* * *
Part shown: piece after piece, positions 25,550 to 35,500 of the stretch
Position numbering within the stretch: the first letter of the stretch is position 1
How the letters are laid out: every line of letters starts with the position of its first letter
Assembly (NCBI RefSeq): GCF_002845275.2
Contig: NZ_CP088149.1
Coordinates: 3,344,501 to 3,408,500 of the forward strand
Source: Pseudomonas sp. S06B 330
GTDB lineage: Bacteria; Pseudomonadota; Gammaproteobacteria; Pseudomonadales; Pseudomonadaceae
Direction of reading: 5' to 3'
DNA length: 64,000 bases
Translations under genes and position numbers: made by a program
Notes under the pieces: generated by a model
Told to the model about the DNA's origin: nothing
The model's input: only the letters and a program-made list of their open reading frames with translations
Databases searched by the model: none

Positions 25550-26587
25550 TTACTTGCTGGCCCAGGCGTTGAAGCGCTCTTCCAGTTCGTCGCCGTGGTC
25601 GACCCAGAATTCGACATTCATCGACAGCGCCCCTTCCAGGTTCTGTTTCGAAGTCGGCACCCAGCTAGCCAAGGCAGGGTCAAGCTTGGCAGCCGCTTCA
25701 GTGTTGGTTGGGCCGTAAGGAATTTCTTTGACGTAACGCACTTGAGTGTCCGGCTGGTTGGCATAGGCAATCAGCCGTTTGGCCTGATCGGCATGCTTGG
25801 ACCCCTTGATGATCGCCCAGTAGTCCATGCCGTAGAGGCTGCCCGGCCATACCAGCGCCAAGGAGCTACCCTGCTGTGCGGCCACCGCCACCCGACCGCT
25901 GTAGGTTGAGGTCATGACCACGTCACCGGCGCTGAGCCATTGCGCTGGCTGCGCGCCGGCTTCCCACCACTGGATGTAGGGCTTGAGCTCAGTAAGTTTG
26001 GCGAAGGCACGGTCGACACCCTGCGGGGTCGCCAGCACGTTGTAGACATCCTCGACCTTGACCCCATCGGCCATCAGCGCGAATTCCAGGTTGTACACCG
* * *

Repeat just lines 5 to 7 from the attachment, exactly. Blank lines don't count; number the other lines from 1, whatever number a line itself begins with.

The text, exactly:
Contig: NZ_CP088149.1
Coordinates: 3,344,501 to 3,408,500 of the forward strand
Source: Pseudomonas sp. S06B 330